We noticed that you're using an unsupported browser. The TripAdvisor website may not display properly.We support the following browsers: Windows: Internet Explorer, Mozilla Firefox, Google Chrome. Mac: Safari.
Stayed here in July 2014 mainly due to the high number of excellent reviews on here.
The room was nice, we were able to check in early, the breakfast was OK, room was fully cleaned each day - new towels etc. Free wifi too although...More
We were both happy with our very recent stay here. The hotel was nice and quiet and away from the crowds. The room and bathroom were very adequate. Clean etc. the breakfast was disappointing for me as it was only basic: cereal and toast. The...More
Many of our traveling friends warned my husband and I about Venice-- they said it was too touristy, busy, we would run out of things to do on a 3 day stay, blah blah blah. But I have to say that choosing to stay at...More
I didn't stay at this hotel--but bear with me! I planned to stay there but had to cancel. Although the clear policy was that I lose a significant deposit (which I understood), not only did they not charge me, but they also went above and...More
My husband and I stayed in one of their apartments in the 2nd week of June. The location is in a far less touristy and hectic part of Venice where better food and quality of service is easier to find. It was lovely to retreat...More
Cannaregio is the second largest sestiere (district) with its busy Santa Lucia train station. Many transplanted Venetians commute from the outlying areas, “terra firma” to the locals, which is shorthand for any place that is not Venice. Two Grand Canal bridges serve Cannaregio, the newest (Constitution, 2008) still a local hotbed of controversy. Ponte degli Scalzi is a busy link to the train station. Nearby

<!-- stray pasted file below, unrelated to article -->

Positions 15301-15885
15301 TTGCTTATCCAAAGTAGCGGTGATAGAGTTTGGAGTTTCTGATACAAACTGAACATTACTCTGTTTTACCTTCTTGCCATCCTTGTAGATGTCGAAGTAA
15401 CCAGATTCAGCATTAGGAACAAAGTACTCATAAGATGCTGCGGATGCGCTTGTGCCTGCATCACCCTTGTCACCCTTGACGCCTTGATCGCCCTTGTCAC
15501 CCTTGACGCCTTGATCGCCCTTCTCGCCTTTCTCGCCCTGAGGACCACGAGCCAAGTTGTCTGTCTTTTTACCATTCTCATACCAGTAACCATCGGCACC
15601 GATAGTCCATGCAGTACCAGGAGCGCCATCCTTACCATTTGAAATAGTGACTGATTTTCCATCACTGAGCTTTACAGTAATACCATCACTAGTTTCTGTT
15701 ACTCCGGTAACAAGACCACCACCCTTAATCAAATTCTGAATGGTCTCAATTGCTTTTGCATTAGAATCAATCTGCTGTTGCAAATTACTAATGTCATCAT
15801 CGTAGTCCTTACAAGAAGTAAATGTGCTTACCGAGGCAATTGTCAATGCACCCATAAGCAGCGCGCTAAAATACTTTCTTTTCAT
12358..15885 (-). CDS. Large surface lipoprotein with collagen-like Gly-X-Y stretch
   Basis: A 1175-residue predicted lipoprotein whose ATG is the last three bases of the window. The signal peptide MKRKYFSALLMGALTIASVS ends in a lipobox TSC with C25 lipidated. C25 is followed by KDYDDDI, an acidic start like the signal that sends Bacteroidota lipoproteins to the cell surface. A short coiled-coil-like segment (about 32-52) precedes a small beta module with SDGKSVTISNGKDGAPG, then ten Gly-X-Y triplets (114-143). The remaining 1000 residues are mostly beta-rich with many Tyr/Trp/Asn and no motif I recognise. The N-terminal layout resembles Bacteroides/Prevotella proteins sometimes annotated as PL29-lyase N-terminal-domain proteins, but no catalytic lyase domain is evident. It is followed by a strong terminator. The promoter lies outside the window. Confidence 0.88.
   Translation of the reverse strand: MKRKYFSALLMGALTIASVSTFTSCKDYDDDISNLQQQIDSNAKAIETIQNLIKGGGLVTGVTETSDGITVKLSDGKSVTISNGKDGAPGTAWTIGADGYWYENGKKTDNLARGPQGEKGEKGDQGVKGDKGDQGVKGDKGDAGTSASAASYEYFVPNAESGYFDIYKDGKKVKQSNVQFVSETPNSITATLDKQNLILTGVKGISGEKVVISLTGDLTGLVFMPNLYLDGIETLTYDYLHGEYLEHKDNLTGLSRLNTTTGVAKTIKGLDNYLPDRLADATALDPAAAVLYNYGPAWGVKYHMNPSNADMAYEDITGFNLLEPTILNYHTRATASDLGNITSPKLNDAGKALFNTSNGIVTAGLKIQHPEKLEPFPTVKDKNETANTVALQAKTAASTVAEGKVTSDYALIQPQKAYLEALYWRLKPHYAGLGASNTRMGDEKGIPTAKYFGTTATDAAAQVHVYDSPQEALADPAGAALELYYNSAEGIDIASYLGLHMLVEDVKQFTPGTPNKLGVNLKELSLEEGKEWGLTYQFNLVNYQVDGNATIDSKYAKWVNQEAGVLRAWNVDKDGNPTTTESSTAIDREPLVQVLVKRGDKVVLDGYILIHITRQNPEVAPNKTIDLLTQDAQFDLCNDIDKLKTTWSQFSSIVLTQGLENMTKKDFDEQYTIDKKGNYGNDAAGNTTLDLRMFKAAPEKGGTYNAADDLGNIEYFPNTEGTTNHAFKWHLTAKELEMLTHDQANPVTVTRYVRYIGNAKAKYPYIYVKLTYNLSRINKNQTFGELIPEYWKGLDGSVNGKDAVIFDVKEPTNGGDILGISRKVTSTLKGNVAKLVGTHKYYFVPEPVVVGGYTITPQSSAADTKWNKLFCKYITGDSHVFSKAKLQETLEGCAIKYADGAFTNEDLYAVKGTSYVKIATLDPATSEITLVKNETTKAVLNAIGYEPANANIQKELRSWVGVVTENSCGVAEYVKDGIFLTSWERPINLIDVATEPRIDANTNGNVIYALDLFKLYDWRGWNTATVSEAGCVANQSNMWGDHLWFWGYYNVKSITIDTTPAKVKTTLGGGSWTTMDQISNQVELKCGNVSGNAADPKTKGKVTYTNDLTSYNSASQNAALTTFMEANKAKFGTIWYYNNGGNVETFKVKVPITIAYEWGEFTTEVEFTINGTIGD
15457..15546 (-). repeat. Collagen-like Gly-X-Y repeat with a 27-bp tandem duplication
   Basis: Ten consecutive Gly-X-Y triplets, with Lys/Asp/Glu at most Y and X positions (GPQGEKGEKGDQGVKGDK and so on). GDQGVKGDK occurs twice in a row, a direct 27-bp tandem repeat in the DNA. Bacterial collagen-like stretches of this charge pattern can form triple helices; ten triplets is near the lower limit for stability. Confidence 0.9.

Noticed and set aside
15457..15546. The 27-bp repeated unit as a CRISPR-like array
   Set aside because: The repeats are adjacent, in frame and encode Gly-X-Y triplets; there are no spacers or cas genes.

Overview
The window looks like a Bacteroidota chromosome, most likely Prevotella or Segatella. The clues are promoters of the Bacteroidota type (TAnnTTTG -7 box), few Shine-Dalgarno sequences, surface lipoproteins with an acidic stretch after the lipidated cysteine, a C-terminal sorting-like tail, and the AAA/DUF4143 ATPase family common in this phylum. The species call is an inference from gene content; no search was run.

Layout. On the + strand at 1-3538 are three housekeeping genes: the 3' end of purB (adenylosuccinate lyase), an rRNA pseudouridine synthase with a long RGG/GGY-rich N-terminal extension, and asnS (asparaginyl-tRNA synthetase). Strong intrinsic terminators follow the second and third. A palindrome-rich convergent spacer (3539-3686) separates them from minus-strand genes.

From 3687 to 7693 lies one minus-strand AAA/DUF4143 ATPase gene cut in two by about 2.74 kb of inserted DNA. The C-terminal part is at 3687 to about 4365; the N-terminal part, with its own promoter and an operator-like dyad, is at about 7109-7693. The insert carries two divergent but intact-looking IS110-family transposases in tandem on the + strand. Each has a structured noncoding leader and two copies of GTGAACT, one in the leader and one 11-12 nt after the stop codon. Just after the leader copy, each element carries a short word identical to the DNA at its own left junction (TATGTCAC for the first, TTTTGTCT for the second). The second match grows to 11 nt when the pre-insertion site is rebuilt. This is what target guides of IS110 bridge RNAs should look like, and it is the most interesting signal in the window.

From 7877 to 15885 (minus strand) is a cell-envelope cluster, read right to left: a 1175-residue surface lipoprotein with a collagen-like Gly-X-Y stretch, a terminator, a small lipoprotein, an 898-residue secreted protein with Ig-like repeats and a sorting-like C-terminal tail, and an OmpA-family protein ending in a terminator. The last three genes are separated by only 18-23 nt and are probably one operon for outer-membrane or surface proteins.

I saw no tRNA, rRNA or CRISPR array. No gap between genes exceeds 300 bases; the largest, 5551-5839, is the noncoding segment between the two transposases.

shops on the Lista di Spagna offer specialties like pastries and coffee that lure Venetians with a down-to-earth attitude. The Ghetto, where the Jewish population was segregated in Cannaregio, has five historic synagogues with an active Jewish community. The Fondamente Nove bustles with foot traffic to the Rialto and San Marco while vaporettos (water taxis) head to Murano and other islands. Side streets lead into quiet picturesque neighbourhoods and palaces like Ca' d'Oro rise directly out of the water.
Response from carolynnell | Reviewed this property |
NO. You cannot drive into Venice beyond the car park at the end of the bridge from Mestre. If you drive and park in that car park, which I understand is very expensive, you'll then have to take a water bus or water transport... More
NO. You cannot drive into Venice beyond the car park at the end of the bridge from Mestre. If you drive and park in that car park, which I understand is very expensive, you'll then have to take a water bus or water transport of some sort to get to anyplace in Venice, including Ca' Fontanea Hotel.
Response from robertobaroncelli | Reviewed this property |
Hi, I am sorry but I have no answer for that as I get to Venice by train and not by flight. Eventually try to look for a boat heading to Venice train station and from there it is only 10 minutes walk. If the new Ponte delle... More
Hi, I am sorry but I have no answer for that as I get to Venice by train and not by flight. Eventually try to look for a boat heading to Venice train station and from there it is only 10 minutes walk. If the new Ponte delle Vacche is open - on the right side of the station, right behind - it is really 5 minutes!
Any further help do not hesitate to contact me. Enjoy Venice. Too beautiful to be true!